WEST WENDOVER, Nev. — More than 100 people spent Friday and Saturday walking from Tooele, Utah to West Wendover, Nevada — all in the name of suicide prevention.
The Life's Worth Living Foundation organized the event — the fifth annual "Walk to Wendover," 100 miles long.
The group consisted of 125 walkers who have had their lives touched by suicide, the foundation said.
They met early Friday morning at Tooele City Hall, where they got a pep talk from a guest speaker: Silver medalist and three-time Olympian bobsledder Bill Scuffenhauer.
On the first day, the group walked about 60 miles to the Knolls area before being bussed back to Tooele.
Saturday morning, the walkers got back on the buses and returned to where they left off, arriving in West Wendover later that afternoon.
After the walk, Life's Worth Living President Jon Gossett wrote a Facebook post about the lessons he and others learned during the walk:
"Walking from Tooele to Grantsville, (Mile 1-22) I learned that sometimes life flies by us like the cars on the highway. We may feel inadequate. It's easier if you break it down into small sections. It's okay to slow down and to go at your own pace. I know that my particular path may come with dangers. That is why I put safety precautions in place like the Sheriff vehicles to protect us from those dangers. In the struggle of life it's alright to have a safety plan, and ask for help. It's always wise to have a doctor check you out and make sure you're prepared for your journey.
"From Delle to Knolls, (Mile 23-58) I learned that sometimes we think the path of life should be smooth, but it's not. We all have ups and downs, much like the elevation changes through this stretch of road. None of us are immune. From here you can see the storms coming from miles away, be aware. Sometimes you just have to put your head down, control your thoughts and keep on walking. There are no short cuts on this journey. On this section of road you realize there's no turning back, you might need someone to do a little walking on your path with you, and for you. Every once in a while, we all need to hear words of encouragement. The miles go faster and easier when you connect with people. At the end of the day it's okay to be exhausted and want to give up, but come morning the world will look different and you'll be given the power to do it all over again.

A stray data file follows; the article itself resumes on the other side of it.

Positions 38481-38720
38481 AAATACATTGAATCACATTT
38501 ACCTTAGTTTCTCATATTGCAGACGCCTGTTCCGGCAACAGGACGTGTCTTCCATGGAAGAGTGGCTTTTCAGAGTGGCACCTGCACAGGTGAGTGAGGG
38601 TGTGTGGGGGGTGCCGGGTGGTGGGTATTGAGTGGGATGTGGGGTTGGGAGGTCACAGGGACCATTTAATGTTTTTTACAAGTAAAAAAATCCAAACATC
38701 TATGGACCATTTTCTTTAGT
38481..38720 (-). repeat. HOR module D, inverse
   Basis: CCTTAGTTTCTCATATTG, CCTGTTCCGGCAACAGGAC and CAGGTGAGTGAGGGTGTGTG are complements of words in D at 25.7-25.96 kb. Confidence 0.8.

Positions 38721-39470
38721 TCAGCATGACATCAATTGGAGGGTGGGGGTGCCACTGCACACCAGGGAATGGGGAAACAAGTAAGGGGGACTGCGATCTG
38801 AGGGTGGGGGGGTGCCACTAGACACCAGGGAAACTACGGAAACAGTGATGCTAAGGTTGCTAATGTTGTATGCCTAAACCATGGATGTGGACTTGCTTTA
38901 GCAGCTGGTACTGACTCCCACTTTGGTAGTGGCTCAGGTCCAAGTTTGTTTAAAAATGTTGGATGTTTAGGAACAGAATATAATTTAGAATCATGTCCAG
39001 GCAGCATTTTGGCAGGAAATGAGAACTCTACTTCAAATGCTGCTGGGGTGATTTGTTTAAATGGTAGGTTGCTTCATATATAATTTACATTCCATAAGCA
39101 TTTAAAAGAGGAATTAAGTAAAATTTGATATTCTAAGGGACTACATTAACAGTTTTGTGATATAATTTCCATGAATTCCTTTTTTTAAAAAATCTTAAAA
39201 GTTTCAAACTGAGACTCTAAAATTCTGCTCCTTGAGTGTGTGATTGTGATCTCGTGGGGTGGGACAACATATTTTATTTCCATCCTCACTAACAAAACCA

"From Knolls to Wendover (Mile 59-100), I learned that despite the rough roads life hands us (and believe me, some of them are rough), we can share our stories with others. No one has been given a perfect path, we all have our stuff. No one can do this alone. We can accept help, there is no stigma in being worn out and tired. Our bodies may start to feel defeated, but our wounds will heal. It's at this point in time we must rely on others, give help and accept help. Because on this final leg of the journey you'll realize God has placed you among some of the finest "salt of the earth" humans you'll ever meet. Angels have been among us, I have felt them. Your path has really been beautiful all along.
"Arriving at Wendover Will, we learn we can accomplish hard things. We can do what we think we cannot. That there is joy that comes from making it to the finish line. Your eyes are no longer focusing on the problem at hand, but now you are recognizing the miracles in the journey. Standing below Wendover Will, we figure out someone is looking over us, and that he put the exact right people in your path at the exact right time. Be thankful. We can let go of control, and turn it over to him."
The group's organizers hope the walk will help start conversations and end the stigma surrounding suicide.
- For more information on the Life's Worth Living Foundation and its efforts, visit their Facebook page or website.
- National Suicide Prevention Lifeline: 1-800-273-TALK (8255)
- If you or someone else is in immediate danger or in an emergency, call 9-1-1 immediately.